Our 15th Annual Author’s Luncheon & Fundraiser is being held on October 19th and will feature best-selling author Mary Kubica. Once again, Dr. Seth Lerer will be joining to moderate the conversation with our featured author, and this year marks his fourth time joining us at our signature fundraising event! Since 2014, Dr. Lerer has moderated conversations with Anna Quindlen, Isabel Allende, and Salman Rushdie for the Author's Luncheon & Fundraiser.
Seth Lerer is a distinguished professor at UC San Diego, where he served as the Dean of Arts and Humanities. His studies and teachings focus on Medieval and Renaissance Literature, History of the English Language, Children’s Literature, as well as Shakespeare. He has several published works that focus on these areas, as well as multiple literature and teaching awards. He is a Guggenheim fellow, a prestigious award for those who have demonstrated exceptional capacity for productive scholarship and ability in the arts.
One of Dr. Lerer’s many pronounced works is titled Children's Literature: A Reader's History from Aesop to Harry Potter. His book outlines the history of Western Children’s Literature, looking at stories from Mother Goose fables to J.R.R. Tolkien. As a professor who has extensively studied, published, and edited literature-based works, we are excited to welcome him back to our Author’s Luncheon & Fundraiser!
Now, let's hear directly from him:
What first compelled you to work with Words Alive? Why do you continue to work with Words Alive on the Author’s Luncheon?
Words Alive shares many of my own professional and community goals: a commitment to developing literacy and a love for reading; a recognition that the human imagination matters; and a philanthropic mission to bring the magic of books to young people who may not have those books. Words Alive is one of those organizations that, I believe, is preparing young people to become my future college students. The Author’s Luncheon provides a wonderful opportunity for me, personally, to meet and talk with leading writers and to find ways of getting them to share their craft and their own devotion to the written word. The audience for the Luncheon is always receptive, and I hope that when the authors leave, they can recognize what a great reading community we have in San Diego and, thus, spread the word.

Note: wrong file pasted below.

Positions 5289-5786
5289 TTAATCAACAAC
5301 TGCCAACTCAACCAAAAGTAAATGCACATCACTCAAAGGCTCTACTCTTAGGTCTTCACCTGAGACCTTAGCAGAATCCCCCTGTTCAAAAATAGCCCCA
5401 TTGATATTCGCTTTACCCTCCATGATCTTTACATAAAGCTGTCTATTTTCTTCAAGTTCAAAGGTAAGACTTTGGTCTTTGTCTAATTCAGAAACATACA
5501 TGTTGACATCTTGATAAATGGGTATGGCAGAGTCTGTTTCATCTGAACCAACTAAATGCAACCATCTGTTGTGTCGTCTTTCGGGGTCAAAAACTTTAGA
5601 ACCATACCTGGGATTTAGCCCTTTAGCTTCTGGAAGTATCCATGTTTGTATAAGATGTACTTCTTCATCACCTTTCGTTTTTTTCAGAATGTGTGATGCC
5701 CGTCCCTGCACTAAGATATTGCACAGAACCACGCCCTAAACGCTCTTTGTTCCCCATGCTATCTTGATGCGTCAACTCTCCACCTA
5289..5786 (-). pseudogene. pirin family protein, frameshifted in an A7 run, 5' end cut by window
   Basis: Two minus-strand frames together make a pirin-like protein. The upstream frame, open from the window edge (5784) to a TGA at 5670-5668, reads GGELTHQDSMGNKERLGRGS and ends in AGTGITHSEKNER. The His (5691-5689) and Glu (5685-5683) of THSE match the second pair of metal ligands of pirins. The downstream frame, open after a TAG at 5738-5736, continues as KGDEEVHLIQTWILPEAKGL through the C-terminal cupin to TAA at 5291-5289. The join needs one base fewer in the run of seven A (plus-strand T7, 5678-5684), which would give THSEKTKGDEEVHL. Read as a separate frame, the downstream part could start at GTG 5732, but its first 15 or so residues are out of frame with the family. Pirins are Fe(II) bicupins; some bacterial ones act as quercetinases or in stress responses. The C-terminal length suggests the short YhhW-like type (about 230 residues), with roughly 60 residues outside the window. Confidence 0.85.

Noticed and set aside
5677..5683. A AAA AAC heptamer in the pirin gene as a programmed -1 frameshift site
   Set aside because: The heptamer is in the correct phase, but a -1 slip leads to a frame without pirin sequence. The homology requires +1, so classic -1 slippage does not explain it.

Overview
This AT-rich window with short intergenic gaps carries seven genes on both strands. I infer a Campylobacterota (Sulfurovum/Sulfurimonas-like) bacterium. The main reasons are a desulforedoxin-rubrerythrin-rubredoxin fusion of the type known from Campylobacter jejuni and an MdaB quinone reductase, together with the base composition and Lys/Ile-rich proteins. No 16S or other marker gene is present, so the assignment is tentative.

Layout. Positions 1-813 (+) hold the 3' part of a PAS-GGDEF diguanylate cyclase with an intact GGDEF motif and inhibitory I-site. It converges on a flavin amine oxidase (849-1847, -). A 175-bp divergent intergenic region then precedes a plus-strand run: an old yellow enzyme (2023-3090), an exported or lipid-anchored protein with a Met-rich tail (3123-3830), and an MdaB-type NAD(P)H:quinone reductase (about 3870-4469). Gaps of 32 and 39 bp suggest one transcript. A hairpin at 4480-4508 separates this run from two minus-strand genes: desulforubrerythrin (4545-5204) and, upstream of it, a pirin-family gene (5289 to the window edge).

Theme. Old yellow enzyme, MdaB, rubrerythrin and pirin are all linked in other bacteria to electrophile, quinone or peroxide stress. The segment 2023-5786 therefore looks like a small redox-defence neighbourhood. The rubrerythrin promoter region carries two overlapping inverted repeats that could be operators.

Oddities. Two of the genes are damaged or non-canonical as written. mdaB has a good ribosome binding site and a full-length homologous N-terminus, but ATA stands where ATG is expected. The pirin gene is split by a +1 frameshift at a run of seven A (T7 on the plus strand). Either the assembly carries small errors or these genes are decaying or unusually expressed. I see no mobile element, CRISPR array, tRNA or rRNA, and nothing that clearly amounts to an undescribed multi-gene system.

What is your favorite Author’s Luncheon memory?
There are so many: joking with Salman Rushdie about the satiric quality of our current lives; sharing the sensitivity of Anna Quindlen on life choices; and flirting with Isabelle Allende while discussing her stories of love and friendship.
What do you most look forward to at the Author’s Luncheon?
I most look forward to finding a point of contact with an author: finding out not simply what we have in common, but how a creative writer and a scholarly writer (me) can learn from each other about the meaning of books and the imagination. And, of course, doing all of this with some five hundred of San Diego’s most committed readers makes it fun.
What are you most excited to talk to Mary Kubica about after reading her latest book, When the Lights Go Out?
I have just started the book. But clearly, it is a work of suspense and narrative propulsion. I think it will live up to its arresting opening. I’ll look forward to talking with Mary Kubica about holding an audience, building reader interest, and shaping plot.
Why is reading and literacy important to you?
Through reading, I discovered myself. We all read not only books but the world: experience is made up of signs and symbols, stories and tales. We can aspire to be the heroes of our own novels. When I teach literature, I try to show how fiction is not a lie: it is the artful re-imagination of experience. It is a lesson in living and a goad to our creative understanding of the world.
Secure your seat at the 15th Annual Author's Luncheon & Fundraiser today! www.wordsalive.org/authorsluncheon